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Friday, November 10, 2006

Peripheral Vision

'Evolution or Revolution'? A question long asked by skeptical observers of technological development since Grah first saw Ug roll a smoothly chiselled stone out of his cave and proudly proclaim his new invention would soon bring about the Ford Ka. Ug claimed his Wheel would revolutionize the brontosaurus trade, but Grah saw the Wheel as only a simple refinement of the reliable and abundant Rock blueprint.

We now know better, of cause. Whether evolution or revolution, a helpful change to existing gadgetry will attain mainstream acceptance so long as it simplifies and/or amplifies the process. With our increased cranial size, we know that Grah was wrong to assume that Ug's changes were unnecessary. Ug realised the importance of experimentation, fostering new ideas into tactile matter and shaping the future through trial and error.

I propose that the PC as a medium for gaming is in danger of loosing its traditional role as a proving ground for new ideas; the revolutionary impetus is shifting towards the consoles, which by their generational nature require that players regularly embrace new technology. What I mean by this is that every five years or so the console gaming community is refreshed by new software and, (more importantly) new hardware. When a customer purchases a 'next generation' console, they can be assured to be provided with a totally re-invented gaming system. Today I hope to focus on the peripheral; the method of control traditionally associated with joysticks, joypads, keyboards and mice.

So, if the consoles can be said to be 'generational' in their method of upgrade, how can we view this process with PC hardware? The PC bares many similarities to that of consoles, both exist thanks to the cooperative integration of similar components; however, the burden and privilege of upgrading a PC falls solely on its owner/s. The artefacts that make up a PC could be said to exist on differing timescales - a graphics card may go from being cutting-edge to obsolete in three to four years, but a mouse or keyboard (the peripherals I talked of earlier) may never need to be replaced until a tragic caffeinated accident occurs. Because of this, peripherals are often overlooked for upgrade as owners tend to prioritise the replacement of objects assessed to be of greater immediate value to them - that means shiny new graphics and ultra-fast processing speeds.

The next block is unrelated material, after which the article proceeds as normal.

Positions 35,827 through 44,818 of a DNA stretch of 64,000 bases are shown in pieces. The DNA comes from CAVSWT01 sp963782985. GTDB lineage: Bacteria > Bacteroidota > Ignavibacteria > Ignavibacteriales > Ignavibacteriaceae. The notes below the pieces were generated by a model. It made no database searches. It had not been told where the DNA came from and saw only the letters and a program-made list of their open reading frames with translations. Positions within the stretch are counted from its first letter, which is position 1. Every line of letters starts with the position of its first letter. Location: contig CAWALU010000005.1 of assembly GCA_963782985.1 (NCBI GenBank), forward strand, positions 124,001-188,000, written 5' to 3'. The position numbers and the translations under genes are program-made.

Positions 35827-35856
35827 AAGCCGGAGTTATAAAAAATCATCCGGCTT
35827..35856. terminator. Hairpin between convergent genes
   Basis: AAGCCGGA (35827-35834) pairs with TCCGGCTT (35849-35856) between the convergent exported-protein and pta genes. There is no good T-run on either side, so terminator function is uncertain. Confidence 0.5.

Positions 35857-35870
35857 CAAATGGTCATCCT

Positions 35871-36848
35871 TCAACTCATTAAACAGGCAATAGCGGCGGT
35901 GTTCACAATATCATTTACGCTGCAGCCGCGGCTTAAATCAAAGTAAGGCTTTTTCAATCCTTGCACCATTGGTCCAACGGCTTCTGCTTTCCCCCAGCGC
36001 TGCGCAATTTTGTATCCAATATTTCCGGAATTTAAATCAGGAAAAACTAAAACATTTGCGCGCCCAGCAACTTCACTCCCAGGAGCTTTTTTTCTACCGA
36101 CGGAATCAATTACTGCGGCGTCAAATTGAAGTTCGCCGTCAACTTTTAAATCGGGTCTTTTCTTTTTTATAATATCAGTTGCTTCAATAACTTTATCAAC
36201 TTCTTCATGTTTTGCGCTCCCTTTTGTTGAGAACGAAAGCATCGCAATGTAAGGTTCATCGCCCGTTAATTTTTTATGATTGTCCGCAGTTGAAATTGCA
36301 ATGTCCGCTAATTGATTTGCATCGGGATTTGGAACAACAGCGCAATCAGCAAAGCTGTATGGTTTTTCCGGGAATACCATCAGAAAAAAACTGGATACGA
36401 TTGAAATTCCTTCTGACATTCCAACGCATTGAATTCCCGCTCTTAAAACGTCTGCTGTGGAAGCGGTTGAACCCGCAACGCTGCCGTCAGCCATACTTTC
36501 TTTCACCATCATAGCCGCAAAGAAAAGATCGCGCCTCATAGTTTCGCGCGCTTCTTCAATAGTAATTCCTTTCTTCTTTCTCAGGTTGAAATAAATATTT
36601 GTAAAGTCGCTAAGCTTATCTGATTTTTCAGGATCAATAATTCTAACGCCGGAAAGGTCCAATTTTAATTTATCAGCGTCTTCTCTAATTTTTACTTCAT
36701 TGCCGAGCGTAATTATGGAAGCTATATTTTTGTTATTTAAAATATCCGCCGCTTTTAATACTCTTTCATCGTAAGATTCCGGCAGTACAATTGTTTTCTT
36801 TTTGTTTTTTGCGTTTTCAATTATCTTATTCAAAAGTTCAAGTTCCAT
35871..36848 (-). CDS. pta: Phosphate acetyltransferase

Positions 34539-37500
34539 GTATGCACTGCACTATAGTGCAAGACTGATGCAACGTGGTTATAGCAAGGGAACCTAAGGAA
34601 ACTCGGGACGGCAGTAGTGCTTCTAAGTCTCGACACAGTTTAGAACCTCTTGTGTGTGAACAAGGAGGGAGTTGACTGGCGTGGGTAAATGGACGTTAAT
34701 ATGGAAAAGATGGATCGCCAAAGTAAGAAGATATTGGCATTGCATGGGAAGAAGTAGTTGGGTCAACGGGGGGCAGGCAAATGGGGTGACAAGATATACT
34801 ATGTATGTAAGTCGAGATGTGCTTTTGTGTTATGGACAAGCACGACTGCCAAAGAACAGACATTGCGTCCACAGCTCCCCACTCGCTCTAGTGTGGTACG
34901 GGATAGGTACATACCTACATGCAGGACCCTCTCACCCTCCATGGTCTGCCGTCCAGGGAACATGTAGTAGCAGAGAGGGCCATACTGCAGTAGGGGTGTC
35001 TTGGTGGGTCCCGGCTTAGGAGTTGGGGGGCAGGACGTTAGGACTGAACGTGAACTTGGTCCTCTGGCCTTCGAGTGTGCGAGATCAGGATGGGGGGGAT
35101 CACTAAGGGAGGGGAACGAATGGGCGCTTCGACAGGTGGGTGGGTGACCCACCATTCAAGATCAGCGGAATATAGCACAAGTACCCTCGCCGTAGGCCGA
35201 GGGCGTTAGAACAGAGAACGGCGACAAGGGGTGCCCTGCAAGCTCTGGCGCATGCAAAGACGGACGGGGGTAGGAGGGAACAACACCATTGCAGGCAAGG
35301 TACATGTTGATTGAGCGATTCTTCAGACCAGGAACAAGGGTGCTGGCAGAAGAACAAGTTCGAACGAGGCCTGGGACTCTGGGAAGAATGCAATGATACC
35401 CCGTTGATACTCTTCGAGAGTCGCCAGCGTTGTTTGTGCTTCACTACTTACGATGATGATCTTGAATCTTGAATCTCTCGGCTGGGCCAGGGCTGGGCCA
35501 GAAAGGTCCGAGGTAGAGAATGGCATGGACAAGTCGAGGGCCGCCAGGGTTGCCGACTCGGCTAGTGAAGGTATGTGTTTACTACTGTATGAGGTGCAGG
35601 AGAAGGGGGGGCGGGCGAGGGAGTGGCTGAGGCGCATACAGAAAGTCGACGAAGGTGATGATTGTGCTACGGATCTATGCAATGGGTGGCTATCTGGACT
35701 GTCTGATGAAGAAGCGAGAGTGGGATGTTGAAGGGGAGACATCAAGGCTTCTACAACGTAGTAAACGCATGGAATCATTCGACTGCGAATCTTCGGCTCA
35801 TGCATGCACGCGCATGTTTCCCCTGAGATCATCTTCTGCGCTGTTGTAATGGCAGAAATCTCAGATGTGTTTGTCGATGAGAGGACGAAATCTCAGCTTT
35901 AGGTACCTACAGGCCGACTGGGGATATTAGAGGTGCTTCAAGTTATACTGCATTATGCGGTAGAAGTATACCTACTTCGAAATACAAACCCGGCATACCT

For all of its strengths as the technologically superior cousin of the console, the PC could well loose its value as a format for original and inspiring ideas to be brought to life simply by failing to encourage its customer base to experience exotic peripherals, evolved from the reliable and abundant Keyboard and Mouse blueprints.

The problem would appear to be twofold:
Firstly - the Personal Computer's customer base is a vauge and abstract notion. How do we define a PC? Do we include Apple Macs? Microsoft may own a veritable monopoly over the PC operating systems, but not over PC gaming. Electronic Arts are certainly the most influential gaming publisher, but just how far does this influence extend? A massive degree of inter-corporate cooperation would be required to develop and release a reasonable alternative to the keyboard and mouse.
Secondly - even if the customer base could be defined as anyone who has used a keyboard and/or mouse to play a game within the last year, even if the hardware developers and the software publishers could come to a consensus as to what sections of peripheral must be chiselled in order to transform Rock into Wheel... why should anyone want to upgrade when the keyboard and mouse combination work perfectly fine?

Perhaps the solution to these problems will come through a saturation of knowledge. When the Wiimote and the motion-sensing Playstation 3 joypad are released, perhaps PC gamers will observe and come to prioritise the need to expand the capabilities of their own peripherals. The day that gamers' control method preferences place precision and speed as equally important factors along with immersion and enjoyment, my peripheral vision will be complete.

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